By  on June 12, 2008

Keep a close watch on retail and residential development in Charleston, S.C. But don't blink — it may spurt ahead even faster.

Charleston is ranked among the top 10 U.S. retail markets to watch, according to a 2007 Sperry Van Ness report, which predicts the city will be a magnet for upscale retailers due to new residents from the East Coast who bought primary or secondary homes here.

In the coming year, the report noted, average household income in Charleston will rise 5.4 percent, and the population should grow 1.6 percent. Retail completions will surpass anticipated absorption for the year, pushing vacancy down to 8.9 percent from 9.3 percent in 2005. Rents will continue to increase and should rise 3.2 percent over 2006 to an average of $12.22 a square foot, SVN reported.

"The retail demand here is tremendous," asserted Clint Kelly, sales manager of a new condo and retail development in Charleston called the Cigar Factory. "Everything has been completely revitalized downtown."

Charleston's thriving tourist industry also is driving the economy, observed Jonna Palmer, communications and marketing director of the Charleston Metro Chamber of Commerce. "One of the top reasons people come into Charleston is for the shopping," she said. "Out in the county, there is more of a traditional mall mind-set — they're more department-store minded. Downtown is more boutique-ish."

The city of Charleston sprawls into three counties — Berkeley, Dorchester and Charleston. The metro area includes more than 500,000 people.

The city's downtown sits on the Charleston peninsula, claiming more than 100,000 people. Traffic into downtown Charleston has increased 18 percent since 1997, and more people has meant a swelling of retail sales. Even though the growth rate slowed somewhat last year, two out of three counties saw increases. Berkeley County had an 11 percent gain last year and Dorchester County sales expanded 4.3 percent. Charleston County's gross sales totaled $13 billion in 2007, unchanged from 2006, according to the Charleston Metro Chamber of Commerce.

The peninsula is being revitalized as a new generation moves in and renovates historic houses. That residential rebirth is the engine behind the upper King Street retail revitalization. A 2003 commercial market analysis by the Gibbs Planning Group of Birmingham, Mich., estimates there is room for another 745,000 square feet of retail and restaurants along the King Street corridor. The region has about 15 million square feet of retail shopping center space, including the outer suburbs.While traffic in the busy port, the fourth-largest in the U.S., fell more than 10 percent in 2007 due to the nation's housing slowdown and capacity constraints, an expansion is planned. Job growth in the region also defied national trends, with 10,045 new jobs created in 2007, according to the Charleston Chamber. Job growth was in the business and professional services sector, along with education and health, government and retail.

Charleston real estate was hurt by the national economic downturn, with residential building permits dropping 25.6 percent last year from 2006. However, the average selling price of homes sold last year increased 3.2 percent, to $300,446 from $291,056.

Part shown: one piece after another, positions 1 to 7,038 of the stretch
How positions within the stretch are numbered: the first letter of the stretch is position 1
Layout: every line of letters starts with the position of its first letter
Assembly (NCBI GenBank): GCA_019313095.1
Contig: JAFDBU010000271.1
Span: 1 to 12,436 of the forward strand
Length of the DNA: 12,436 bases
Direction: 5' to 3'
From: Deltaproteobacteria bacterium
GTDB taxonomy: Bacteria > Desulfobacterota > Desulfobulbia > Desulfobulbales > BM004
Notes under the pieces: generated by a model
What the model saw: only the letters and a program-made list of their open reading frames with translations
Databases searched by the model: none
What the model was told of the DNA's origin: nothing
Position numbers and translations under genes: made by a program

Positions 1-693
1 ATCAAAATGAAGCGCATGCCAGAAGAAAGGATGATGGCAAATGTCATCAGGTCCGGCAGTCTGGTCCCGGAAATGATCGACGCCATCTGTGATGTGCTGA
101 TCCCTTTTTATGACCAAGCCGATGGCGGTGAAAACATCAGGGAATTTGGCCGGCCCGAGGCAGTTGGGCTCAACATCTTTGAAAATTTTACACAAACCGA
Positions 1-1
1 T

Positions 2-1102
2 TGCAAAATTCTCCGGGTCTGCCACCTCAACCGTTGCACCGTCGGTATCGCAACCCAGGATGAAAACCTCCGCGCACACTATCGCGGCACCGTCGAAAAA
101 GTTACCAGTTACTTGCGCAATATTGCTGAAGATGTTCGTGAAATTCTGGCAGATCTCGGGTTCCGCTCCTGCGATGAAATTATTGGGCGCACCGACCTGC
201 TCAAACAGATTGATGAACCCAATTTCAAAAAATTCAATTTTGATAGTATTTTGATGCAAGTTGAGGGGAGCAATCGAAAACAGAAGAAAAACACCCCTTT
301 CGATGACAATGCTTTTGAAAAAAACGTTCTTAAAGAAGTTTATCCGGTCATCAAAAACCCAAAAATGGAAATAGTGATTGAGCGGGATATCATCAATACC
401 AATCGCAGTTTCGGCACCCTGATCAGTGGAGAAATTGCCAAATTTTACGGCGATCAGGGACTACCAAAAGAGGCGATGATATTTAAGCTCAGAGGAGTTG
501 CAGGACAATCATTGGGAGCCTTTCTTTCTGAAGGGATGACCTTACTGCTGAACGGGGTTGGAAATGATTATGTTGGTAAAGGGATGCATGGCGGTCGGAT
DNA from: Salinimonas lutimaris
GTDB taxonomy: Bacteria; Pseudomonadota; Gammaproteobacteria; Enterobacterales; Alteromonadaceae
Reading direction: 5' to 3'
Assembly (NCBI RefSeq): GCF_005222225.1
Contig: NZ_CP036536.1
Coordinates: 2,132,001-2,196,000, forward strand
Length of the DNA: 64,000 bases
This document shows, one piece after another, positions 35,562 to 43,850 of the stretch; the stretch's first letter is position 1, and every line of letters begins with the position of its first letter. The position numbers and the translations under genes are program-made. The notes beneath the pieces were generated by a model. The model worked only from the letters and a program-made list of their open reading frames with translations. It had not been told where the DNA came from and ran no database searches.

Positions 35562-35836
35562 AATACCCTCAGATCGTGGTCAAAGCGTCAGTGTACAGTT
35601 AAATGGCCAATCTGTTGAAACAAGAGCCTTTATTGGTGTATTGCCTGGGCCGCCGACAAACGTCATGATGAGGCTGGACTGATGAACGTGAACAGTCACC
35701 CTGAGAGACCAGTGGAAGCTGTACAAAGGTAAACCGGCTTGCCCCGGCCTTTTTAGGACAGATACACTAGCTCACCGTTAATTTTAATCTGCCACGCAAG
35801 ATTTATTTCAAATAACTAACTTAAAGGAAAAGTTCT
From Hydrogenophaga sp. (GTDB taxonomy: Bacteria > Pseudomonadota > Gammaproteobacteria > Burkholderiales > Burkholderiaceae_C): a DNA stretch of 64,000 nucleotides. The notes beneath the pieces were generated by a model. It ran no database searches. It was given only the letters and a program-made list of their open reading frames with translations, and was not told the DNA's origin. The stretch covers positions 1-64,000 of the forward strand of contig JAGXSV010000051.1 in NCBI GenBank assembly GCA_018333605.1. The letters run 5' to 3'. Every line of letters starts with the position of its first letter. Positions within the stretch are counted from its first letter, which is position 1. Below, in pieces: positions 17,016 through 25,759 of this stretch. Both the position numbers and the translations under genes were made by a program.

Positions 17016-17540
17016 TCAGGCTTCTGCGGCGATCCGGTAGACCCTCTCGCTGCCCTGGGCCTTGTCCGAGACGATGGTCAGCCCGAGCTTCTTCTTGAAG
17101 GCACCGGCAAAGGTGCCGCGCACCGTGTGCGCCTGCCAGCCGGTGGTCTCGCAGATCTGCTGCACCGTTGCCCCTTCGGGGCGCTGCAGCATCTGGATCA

A burgeoning retail center along upper King Street — blocks north of Charleston's historical retail base — was spiffed up with a $13 million streetscape project including bluestone sidewalks, buried utilities, new lamp posts, trees and brick crosswalks. The new look paves the way for retailers being courted by the city.

Another project will begin next year on Spring and Cannon Streets, which are key commuter routes. As more people move downtown two-way traffic will be instituted to promote further retail development.

"There is lots of interest in that area," said Stephanie Yarborough, director of economic development for the city. "It's more like a Soho district."

Home to retailers such as Felice Designs, a jewelry shop; Wonderland, a baby boutique, and apparel store Ellington, the city is trying to bring national retailers like Restoration Hardware and Crate and Barrel, Yarborough said.

A $150 million hotel, condo and retail project by Atlanta-based Regent Partners on upper King and Meeting Streets also is expected to be a catalyst for renewal. The 4.3-acre project, expected to begin this year, will include 35,000 square feet of retail space.

Further west on East Bay Street, a former cotton mill and cigar factory on the National Register of Historic Places is being converted into condos, office space and 40,000 square feet of retail by the Simpson Organization of Atlanta. Almost half the condos, ranging in price from $380,000 to $1.4 million, have been sold, primarily to people from the Northeast looking for second homes, said Cigar Factory's Kelly.A 29-unit residential and retail development, dubbed Midtown, is half sold out, said developer George Reavis. Prices range from $459,000 to $750,000, and the modern take on traditional Charleston houses is "appealing to a hipper sort of crowd," he said. "As more people move into our neighborhood, there will be more of a demand for mom-and-pop boutiquey-type shops."

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